A respectful engagement with these young people is one in which you struggle with their understanding of the terms of their culture, its history and reality. We must be honest with them and help them to understand the role of violence not only as a cultural product but as the main instrument that created their nation. That violence is systemic to the system and history of their settler-colonial nation and for the maintenance of the U.S. empire.
Judging from some of the statements, many of these young people are close to making the right connections. That it is the “thingingfication” of the racialized “other” that more people cannot see the moral contradiction between the concern for gun violence in the U.S. and their continued support for U.S. militarism abroad.
Radical politicization means that they and the public at large come to terms with the fact that the arms industry and the proliferation of arms/weapons is not just a problem domestically but that it is a billion-dollar industry in which representatives from both parties are implicated.
However, as long as those young people are ensnared by the morally challenged liberal Democrats, their ideological development will be arrested, and a few will emerge as “new leaders” given salaries, awards for being in the struggle for two weeks and will become weapons used to block authentic radicalization among their constituency. That is how hegemony works.
Fredrick Jameson reminds us of the lesson that these young people will have to learn that they will not learn from their liberal benefactors: “The lesson is this, and it is a lesson about systems: one cannot change anything without changing everything.”
“As long as those young people are ensnared by the morally challenged liberal Democrats, their ideological development will be arrested.”
So, it was a good week for both bourgeois parties. The Democrats didn’t get called out for their collaboration with Trump and the Republicans on the budget. The Trump folks have more ammunition to use to mobilize their supporters in opposition to what they will frame as efforts to violate the constitution and take away their guns and give more power to a repressive government. Even the intelligence agencies benefited from the week’s events with attention being shifted away from the FBI scandal that is threatening to blow the cover off of official criminal activity to undermine the electoral process, not by the Russians, but unelected forces in the U.S. state.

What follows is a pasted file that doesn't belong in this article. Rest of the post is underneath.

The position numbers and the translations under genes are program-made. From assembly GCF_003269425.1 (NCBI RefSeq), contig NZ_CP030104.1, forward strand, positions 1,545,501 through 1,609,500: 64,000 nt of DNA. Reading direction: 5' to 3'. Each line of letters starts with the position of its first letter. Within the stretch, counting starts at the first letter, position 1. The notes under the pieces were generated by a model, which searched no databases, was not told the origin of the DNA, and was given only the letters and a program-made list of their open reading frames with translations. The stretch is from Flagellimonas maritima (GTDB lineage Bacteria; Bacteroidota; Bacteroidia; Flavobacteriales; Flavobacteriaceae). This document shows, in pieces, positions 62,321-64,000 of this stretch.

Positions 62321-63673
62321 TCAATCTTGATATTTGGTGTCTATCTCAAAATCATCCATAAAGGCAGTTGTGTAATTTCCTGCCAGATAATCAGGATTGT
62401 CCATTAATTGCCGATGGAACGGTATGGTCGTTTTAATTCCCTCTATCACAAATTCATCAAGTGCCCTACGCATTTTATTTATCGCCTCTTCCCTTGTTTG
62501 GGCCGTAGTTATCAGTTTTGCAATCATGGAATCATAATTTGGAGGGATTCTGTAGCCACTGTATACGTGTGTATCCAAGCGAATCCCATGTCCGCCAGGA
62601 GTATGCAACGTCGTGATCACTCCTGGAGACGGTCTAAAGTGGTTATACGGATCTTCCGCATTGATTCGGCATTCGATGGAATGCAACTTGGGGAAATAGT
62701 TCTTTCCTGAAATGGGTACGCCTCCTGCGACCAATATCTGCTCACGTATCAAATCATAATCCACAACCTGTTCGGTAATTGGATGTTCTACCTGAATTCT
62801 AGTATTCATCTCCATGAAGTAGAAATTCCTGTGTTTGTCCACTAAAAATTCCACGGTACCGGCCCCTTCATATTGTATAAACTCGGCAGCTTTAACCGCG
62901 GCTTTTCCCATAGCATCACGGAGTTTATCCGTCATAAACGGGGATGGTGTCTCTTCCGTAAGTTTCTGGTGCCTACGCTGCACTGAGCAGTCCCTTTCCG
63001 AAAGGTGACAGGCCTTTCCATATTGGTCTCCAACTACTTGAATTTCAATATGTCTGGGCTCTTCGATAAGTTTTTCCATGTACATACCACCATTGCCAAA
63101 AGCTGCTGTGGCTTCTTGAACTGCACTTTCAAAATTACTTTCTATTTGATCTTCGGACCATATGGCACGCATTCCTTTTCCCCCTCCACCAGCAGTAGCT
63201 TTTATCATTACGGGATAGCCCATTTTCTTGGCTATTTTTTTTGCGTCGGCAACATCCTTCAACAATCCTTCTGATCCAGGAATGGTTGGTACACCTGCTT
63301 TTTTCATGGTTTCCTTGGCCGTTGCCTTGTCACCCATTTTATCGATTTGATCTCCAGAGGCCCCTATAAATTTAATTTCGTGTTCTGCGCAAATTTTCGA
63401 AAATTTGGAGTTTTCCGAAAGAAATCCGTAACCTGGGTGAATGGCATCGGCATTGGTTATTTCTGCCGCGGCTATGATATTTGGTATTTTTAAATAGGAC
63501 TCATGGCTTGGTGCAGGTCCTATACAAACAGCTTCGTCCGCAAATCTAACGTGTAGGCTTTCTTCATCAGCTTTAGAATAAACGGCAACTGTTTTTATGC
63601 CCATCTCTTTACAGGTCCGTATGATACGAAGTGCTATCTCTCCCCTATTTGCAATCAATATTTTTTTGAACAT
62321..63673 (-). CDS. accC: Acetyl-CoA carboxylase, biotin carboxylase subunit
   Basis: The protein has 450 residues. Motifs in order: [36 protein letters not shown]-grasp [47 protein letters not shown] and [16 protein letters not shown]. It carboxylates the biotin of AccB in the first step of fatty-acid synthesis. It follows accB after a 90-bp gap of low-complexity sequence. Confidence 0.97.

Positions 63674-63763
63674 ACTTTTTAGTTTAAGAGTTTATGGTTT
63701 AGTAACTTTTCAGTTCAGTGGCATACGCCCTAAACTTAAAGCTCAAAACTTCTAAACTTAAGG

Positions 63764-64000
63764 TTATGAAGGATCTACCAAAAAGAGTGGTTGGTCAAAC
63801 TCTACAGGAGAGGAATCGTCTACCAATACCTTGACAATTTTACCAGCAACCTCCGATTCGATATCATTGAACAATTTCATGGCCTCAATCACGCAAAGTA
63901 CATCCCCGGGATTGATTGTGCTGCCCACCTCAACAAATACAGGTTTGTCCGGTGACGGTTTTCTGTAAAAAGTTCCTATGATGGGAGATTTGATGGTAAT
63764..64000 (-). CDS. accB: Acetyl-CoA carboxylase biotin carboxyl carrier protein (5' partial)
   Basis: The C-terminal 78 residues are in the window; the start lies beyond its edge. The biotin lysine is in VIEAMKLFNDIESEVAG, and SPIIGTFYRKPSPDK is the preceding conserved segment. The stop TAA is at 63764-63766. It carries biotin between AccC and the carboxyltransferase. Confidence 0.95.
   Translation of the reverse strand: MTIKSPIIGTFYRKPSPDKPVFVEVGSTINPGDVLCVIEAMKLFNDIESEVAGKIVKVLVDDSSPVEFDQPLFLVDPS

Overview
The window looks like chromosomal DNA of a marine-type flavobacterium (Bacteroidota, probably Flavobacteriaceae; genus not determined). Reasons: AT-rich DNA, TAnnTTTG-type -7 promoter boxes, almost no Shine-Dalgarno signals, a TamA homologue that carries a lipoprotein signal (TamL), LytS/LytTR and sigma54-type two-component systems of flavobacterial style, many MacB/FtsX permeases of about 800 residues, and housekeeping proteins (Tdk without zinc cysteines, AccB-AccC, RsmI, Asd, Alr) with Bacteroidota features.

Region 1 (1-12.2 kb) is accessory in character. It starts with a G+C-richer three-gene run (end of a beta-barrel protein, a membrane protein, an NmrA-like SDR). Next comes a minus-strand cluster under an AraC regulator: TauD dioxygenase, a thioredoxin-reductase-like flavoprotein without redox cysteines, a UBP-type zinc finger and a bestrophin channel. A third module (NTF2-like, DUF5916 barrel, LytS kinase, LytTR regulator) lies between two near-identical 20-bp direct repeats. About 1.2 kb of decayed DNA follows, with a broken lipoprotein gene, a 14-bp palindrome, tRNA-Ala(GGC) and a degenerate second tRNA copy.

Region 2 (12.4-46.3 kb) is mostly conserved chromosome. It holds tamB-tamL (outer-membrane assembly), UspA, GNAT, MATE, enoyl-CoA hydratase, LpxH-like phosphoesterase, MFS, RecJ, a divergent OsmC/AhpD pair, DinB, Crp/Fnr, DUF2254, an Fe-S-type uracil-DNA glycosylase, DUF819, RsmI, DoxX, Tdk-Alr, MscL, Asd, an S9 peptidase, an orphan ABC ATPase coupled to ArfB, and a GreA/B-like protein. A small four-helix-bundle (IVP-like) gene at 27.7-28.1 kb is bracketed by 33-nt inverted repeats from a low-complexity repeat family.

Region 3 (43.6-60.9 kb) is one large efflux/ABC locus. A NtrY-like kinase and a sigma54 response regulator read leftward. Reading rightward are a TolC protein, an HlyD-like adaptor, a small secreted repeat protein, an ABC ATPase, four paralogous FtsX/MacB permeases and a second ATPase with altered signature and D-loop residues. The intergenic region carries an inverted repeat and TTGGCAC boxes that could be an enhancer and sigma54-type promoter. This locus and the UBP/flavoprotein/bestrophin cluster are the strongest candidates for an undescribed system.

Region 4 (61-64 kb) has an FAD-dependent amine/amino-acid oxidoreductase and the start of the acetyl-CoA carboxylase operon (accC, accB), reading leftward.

But for those of us from the colonized Black and Brown zones of non-being, we can never allow ourselves to be distracted by the diversionary and accommodationist politics of the latest carefully crafted spectacle, especially one that purports to be advancing a superior moral politics.
We must always remind ourselves that some can march with the confidence that “their” government might be trusted with regulating weapons and protecting their lives but that the protection of our fundamental human rights rest with our ability to defend our collective rights, and no one else.
Through our painful lived experiences, we understand and must live by the insight provided by our dear brother, James Baldwin, who counseled us that we must be vigilant when our oppressors speak of morality and the sanctity of life:
“The “civilized” have created the wretched, quite coldly and deliberately, and do not intend to change the status quo; are responsible for their slaughter and enslavement; rain down bombs on defenseless children whenever and wherever they decide that their “vital interests” are menaced, and think nothing of torturing a man to death; these people are not to be taken seriously when they speak of the “sanctity” of human life, or the conscience of civilized world.”
Distraction can be deadly, let’s us get and stay woke!
Ajamu Baraka is the national organizer of the Black Alliance for Peace and was the 2016 candidate for vice president on the Green Party ticket. He is an editor and contributing columnist for the Black Agenda Report and contributing columnist for Counterpunch. His latest publications include contributions to “Jackson Rising: The Struggle for Economic Democracy and Self-Determination in Jackson, Mississippi. He can be reached at: Ajamubaraka.com